Markets & Finance

A Full Point for Bernanke & Co.?


How much will the central bank cut rates at its Mar. 18 meeting? Here's a roundup of what some Wall Street economists and strategists expect

From Standard & Poor's Equity ResearchAmid turmoil in credit markets and signs that the U.S. economy is slipping into recession, Federal Reserve policymakers meet on Mar. 18 to make a fateful monetary policy decision, with market speculation swirling around whether the central bank will cut the fed funds rate target by 75 or 100 basis points. Here's what Wall Street economists said on Mar. 17 about what they think the Fed will do, as compiled by BW and S&P MarketScope staff:

Challenging Times

Tobias Levkovich, chief U.S. equity strategist, Citigroup (C)

The credit crisis and its aftermath seem to have claimed its biggest victim [with] Bear Stearns (BSC) collapsing into the arms of JPMorgan Chase (JPM). The counterparty risk issue, which developed both rapidly and meaningfully, forced the New York Fed to come in and provide stability through JPMorgan. Yet we suspect that investors remain fearful that other weaker securities firms could follow this path, with extreme concern over financial institutions now. With the very strong likelihood of even more evidence of recessionary conditions and likely forthcoming declines in domestic industrial activity due to credit pressures, we expect earnings to fall year over year in coming quarters, but sell-side consensus numbers remain too optimistic.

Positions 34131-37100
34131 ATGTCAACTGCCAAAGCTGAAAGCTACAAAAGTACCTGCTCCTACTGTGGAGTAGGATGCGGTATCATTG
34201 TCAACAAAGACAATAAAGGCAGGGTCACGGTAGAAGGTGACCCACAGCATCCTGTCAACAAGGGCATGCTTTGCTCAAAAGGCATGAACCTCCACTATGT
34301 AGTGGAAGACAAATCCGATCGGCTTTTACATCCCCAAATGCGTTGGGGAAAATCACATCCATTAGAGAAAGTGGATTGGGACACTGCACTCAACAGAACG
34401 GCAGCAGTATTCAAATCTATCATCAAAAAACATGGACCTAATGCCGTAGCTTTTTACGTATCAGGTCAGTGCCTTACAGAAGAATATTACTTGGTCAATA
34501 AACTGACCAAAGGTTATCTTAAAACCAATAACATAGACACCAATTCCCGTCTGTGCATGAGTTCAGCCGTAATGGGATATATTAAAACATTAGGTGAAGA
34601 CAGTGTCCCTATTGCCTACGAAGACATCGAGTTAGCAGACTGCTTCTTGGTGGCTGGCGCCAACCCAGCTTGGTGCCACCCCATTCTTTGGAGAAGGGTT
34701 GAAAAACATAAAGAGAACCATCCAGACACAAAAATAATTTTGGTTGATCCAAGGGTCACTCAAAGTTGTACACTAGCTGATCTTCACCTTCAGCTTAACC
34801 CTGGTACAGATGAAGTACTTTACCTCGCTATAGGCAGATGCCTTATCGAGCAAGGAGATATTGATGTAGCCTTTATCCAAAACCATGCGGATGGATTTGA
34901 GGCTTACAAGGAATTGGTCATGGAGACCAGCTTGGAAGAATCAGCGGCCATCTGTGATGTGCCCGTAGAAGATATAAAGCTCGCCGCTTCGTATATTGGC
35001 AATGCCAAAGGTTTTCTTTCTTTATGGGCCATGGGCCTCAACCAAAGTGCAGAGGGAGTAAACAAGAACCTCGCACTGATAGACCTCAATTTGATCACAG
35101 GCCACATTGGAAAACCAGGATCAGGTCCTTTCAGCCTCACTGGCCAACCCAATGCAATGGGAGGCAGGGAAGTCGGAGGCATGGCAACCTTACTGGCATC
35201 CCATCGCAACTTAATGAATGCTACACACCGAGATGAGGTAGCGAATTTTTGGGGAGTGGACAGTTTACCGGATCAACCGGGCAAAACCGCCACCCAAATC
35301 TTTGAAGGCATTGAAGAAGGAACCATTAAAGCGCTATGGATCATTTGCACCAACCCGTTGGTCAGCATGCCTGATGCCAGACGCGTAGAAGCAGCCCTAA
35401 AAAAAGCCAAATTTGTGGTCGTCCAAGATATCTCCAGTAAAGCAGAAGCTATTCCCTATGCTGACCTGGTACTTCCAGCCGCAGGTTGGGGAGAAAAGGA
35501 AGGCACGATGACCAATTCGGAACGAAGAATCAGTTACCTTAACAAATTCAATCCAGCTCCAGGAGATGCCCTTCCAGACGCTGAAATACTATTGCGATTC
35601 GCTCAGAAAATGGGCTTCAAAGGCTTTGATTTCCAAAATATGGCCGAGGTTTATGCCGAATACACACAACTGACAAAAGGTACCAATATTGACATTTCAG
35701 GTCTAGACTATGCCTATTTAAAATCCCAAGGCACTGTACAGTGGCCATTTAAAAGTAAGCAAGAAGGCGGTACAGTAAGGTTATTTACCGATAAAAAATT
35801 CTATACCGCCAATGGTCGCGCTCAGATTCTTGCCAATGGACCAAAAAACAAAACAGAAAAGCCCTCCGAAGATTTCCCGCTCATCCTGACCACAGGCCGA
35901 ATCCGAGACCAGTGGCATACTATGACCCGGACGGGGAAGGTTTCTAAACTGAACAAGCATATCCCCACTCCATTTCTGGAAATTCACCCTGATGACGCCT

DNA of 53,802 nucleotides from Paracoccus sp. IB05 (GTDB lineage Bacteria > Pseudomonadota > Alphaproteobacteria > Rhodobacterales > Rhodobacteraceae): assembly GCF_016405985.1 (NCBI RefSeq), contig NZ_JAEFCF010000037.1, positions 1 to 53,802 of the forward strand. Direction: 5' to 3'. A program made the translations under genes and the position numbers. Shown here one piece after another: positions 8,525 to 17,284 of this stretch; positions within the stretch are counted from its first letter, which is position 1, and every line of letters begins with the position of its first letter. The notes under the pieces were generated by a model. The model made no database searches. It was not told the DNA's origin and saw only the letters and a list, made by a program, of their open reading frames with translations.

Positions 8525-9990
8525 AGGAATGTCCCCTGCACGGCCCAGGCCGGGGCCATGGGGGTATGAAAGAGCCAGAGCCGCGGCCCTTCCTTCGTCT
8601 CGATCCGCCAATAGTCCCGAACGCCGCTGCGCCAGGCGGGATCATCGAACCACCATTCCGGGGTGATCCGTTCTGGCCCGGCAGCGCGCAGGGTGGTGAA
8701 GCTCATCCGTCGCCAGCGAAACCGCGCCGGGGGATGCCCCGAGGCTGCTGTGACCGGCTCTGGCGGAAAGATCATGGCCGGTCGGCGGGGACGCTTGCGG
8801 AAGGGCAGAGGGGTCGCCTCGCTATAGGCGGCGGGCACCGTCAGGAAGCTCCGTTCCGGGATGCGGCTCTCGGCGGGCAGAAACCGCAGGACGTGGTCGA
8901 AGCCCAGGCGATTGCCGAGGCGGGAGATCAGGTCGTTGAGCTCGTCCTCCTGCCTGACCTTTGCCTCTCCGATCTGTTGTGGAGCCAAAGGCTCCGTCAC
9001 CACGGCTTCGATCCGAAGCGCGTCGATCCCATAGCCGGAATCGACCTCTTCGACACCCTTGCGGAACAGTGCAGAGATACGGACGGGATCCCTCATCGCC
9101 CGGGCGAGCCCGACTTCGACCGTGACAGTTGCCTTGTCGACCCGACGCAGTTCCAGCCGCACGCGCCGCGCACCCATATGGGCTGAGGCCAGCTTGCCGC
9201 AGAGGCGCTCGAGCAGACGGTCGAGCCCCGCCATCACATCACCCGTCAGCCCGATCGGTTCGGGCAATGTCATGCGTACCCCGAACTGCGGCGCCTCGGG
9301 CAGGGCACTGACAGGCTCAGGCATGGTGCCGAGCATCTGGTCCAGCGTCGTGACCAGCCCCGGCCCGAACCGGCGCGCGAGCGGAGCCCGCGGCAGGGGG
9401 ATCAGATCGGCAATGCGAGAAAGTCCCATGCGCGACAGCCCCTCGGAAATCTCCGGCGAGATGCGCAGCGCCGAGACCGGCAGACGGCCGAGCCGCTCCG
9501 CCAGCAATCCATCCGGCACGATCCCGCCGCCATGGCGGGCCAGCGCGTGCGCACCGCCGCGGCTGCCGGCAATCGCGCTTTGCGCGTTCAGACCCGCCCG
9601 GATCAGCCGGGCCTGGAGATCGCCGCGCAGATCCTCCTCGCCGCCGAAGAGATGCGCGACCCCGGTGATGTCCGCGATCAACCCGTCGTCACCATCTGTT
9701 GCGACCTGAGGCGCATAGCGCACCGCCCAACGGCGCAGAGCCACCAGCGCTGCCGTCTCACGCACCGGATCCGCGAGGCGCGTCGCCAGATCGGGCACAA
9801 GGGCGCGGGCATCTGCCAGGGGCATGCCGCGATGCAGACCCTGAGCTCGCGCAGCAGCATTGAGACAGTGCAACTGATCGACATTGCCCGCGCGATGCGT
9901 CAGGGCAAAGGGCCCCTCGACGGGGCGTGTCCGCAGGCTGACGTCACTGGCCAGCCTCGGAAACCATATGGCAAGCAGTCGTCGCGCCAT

Also, given recent currency appreciation and commodity price developments, some weakness out of Europe and Japan should be expected as well. Soaring commodity prices and international wage pressures as well as a depreciating currency arguably causing imported inflation have led many investors to assume that the Fed will be stymied by CPI [consumer price index] data, though domestic wage pressures could fade quickly alongside employment declines. Thus, Citi's economists predict the Fed will trim the fed funds rate by 100 basis points this week, following [the Mar. 16] discount rate cut.

The "Lender of Last Resort"

Michael Englund, chief economist, Action Economics

Financial market turmoil since Friday [Mar. 14] was exacerbated by Fed action over the weekend, and these developments are consuming the market's focus, despite some dynamic swings in much of the U.S. economic data released [Mar. 17]. The change in the lending facility to include nondepository primary dealers signals a widening of Friday's instability, as does the reduction in the discount rate.

We now expect a jumbo Fed easing this week to help ease the heightened degree of panic in the markets, which was likely only exacerbated by the very weak Empire State headline figure and the February drop in industrial production.

For the Fed, the focus has shifted form broad monetary policy considerations to the more immediate "lender of last resort" role for the central bank, and we assume that the Fed will do what it thinks is necessary to achieve market stability. Our assumption for now will be a 100-basis-point easing, though it's certainly hard to calibrate what would strike each FOMC member as necessary. Presumably the Fed will see futures pricing as a useful gauge, and these prices are dancing around expectations of just more than 100 basis points of easing.

Data Consistent with Recession Theme